A new partnership to develop specialized physical therapists brings a higher level of prestige to a well-established university program.

The Scottsdale Healthcare/Northern Arizona University Residency in Neurologic Physical Therapy opens the way for mentors to interact with already talented and highly trained graduates to speed their time to a valued credential.

“The residency is a way for an expert clinician to work with a new graduate or other novice clinician to develop clinical skills and provide immediate feedback,” said NAU’s Kathleen Ganley, program director of the Phoenix Biomedical Campus Department of Physical Therapy and director of the residency program.

Ultimately, the goal is for the resident to earn the credential “neurological clinical specialist,” which often takes years in the profession. Physical therapists with this expertise work primarily with patients rehabilitating from stroke, Parkinson’s or vestibular disorders.

“People who complete an approved neuro-residency can sit for the credentialing exam much earlier in their career,” Ganley said. “The hope is that the program will expedite the process of developing specialized knowledge and skills.”

The neurologic residency becomes one of only 25 American Physical Therapy Association credentialed programs in the nation, and the only one in Arizona. NAU also plays a leadership role in a national consortium that coordinates resources to ensure high-quality residency programs.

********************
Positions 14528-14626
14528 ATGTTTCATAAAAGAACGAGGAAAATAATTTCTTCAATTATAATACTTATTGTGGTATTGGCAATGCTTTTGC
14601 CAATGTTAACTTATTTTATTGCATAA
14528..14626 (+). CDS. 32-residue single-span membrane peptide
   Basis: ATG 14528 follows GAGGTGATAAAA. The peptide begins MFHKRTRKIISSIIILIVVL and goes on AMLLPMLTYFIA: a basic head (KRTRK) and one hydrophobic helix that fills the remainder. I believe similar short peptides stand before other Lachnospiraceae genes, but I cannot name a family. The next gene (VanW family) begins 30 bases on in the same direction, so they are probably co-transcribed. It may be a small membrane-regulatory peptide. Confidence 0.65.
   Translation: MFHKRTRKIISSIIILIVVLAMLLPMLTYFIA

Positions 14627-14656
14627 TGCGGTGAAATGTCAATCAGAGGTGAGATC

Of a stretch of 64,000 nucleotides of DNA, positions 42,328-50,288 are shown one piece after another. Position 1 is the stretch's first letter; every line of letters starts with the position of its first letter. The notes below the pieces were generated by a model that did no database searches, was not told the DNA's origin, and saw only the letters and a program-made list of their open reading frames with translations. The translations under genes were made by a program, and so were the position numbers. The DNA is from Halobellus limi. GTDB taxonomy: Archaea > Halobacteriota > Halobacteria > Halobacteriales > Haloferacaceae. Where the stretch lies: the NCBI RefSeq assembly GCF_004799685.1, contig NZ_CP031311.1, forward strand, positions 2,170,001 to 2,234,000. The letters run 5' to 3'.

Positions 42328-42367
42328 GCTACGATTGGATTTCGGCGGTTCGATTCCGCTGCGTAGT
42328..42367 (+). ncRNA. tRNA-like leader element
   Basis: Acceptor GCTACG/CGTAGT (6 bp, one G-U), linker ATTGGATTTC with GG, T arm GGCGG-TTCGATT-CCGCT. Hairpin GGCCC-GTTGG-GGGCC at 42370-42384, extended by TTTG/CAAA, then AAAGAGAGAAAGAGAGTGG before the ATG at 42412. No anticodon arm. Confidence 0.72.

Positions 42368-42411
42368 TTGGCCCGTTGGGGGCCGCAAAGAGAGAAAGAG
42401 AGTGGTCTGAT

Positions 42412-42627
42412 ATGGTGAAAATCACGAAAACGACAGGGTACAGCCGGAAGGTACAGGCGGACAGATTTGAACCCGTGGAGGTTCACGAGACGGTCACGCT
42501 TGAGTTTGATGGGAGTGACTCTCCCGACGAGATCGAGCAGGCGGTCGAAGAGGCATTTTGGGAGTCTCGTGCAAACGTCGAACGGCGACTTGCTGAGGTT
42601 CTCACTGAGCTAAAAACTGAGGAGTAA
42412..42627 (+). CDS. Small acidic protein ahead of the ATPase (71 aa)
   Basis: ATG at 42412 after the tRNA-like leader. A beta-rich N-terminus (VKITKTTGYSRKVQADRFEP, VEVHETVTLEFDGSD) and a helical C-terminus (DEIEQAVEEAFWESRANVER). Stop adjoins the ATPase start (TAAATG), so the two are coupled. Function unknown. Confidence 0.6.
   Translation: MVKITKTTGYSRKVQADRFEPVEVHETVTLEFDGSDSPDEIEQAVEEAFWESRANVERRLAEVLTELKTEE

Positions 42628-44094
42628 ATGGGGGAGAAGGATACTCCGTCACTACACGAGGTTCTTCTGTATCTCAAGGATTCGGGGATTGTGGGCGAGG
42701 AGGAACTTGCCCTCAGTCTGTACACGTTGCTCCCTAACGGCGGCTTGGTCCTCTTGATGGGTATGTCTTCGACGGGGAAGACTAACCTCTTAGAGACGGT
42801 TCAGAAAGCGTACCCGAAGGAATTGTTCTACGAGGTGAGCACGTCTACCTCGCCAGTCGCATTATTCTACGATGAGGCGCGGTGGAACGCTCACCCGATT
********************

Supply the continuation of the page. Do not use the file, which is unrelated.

“Scottsdale Healthcare is thrilled to partner with Northern Arizona University to provide our neurological residents with top-notch didactic education to complement the clinical mentorship,” said Matthew Schroeder, supervisor of outpatient therapy services and coordinator of the residency program. “Partnering with NAU gives our residents access to additional opportunities and resources.”

Two residents completed the program while it was in the process of being credentialed, Ganley said. The current resident is Ashley Jones, who performed her graduate work at the Mayo Clinic.

“I’m excited about building confidence as a neuro-therapist and building relationships with people in the field for lifelong contacts and connections,” Jones said.

While still in school, Jones said she began exploring residency programs that would allow her to specialize in the neurological field. The Scottsdale Healthcare/Northern Arizona University program appealed to her because of the options it offers.

“I can tailor the program to my needs,” Jones said. In addition to the mentorship, she has opportunities to assist instructors in the physical therapy program, pursue community involvement, or serve as an instructor for students’ clinical rotations.

The same approach applies to working with neurologic patients, Jones said.

“Each patient presents differently, so you have to tailor your approach to fit their needs regardless of the diagnosis,” Jones said. “I like that you have to think on your feet and be creative as a neuro-therapist.”